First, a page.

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Daniel Leeds, Darren Seibert, John Pyles, Michael Tarr; Unraveling the visual and semantic components of object representation. Journal of Vision 2011;11(11):857. doi: 10.1167/11.11.857.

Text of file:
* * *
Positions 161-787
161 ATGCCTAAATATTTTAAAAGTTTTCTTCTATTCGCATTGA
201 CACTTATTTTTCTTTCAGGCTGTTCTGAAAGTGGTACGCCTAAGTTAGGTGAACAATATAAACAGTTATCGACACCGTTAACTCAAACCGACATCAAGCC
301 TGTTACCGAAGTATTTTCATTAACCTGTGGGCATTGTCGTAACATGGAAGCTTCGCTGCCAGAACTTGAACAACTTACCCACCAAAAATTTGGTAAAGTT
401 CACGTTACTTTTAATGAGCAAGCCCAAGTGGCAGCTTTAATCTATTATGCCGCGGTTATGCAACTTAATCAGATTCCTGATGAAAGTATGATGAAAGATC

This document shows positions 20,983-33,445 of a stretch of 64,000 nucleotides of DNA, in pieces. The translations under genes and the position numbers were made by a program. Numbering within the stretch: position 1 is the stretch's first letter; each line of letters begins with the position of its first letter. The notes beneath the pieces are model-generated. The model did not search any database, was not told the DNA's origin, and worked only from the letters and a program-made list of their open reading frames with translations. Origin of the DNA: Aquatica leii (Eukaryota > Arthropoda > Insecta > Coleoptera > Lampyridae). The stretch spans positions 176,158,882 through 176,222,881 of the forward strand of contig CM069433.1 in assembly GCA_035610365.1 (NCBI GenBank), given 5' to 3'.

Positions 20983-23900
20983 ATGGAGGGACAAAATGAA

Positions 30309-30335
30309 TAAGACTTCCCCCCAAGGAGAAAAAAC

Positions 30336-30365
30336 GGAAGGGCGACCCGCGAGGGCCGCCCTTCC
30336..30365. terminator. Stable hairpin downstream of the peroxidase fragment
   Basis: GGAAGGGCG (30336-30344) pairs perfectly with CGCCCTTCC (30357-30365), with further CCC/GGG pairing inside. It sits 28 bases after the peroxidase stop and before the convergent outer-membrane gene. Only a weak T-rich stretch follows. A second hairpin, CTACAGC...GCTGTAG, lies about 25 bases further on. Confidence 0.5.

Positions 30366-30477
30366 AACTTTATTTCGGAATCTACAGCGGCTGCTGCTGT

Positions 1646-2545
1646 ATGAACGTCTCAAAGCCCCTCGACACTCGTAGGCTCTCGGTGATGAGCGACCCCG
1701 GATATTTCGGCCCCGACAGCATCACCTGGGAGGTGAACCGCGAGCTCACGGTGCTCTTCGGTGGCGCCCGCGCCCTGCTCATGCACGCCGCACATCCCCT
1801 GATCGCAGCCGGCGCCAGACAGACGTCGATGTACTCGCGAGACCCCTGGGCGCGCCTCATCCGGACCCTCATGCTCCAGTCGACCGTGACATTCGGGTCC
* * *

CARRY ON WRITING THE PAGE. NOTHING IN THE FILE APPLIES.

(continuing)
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Object perception recruits a cortical network that encodes both visual and non-visual properties. Of particular interest is the degree to which perceptual representations of objects are tied to semantic knowledge. Prior studies examining the neural representation of conceptual knowledge of objects have not always dissociated perceptual and non-perceptual components, but instead attribute “neurosemantics” to both visual and non-visual cortical areas (Just et al., 2010; Mitchell et al., 2008). Here we used fMRI to unravel these two components by contrasting voxel population responses for 60 object pictures to voxel population responses for 60 written nouns corresponding to the same objects. BOLD responses in the ventral temporal cortex were analyzed using multi-voxel pattern analysis (MVPA) and a searchlight procedure (e.g., Kriegeskorte et al., 2007). These analyses provide, for both the picture and the word conditions, a matrix of neural dissimilarities between stimulus pairs drawn from all 60 items. This comparison allowed us to directly assess the degree to which non-visual inputs specifying visual objects recruit visual representations. Critically, we were also interested in the featural dimensions underlying these neural codes for objects. To accomplish this we developed multiple models of visual object similarity - ranging from pixel-wise comparisons to distances in feature spaces employed in computer vision - and predicted the structure of the neural responses for both the picture and the word conditions. Although we were able to reliably identify different neural activation patterns for the two conditions, none of our implemented models of visual object similarity provided a close match with BOLD activation patterns past occipital regions. Alternatively, we obtained better data-driven intuitions about the features underlying our neural dissimilarity matrices through two methods: by learning linear filter models of individual voxels; and by image clustering based on the multi-voxel dissimilarity matrices themselves.
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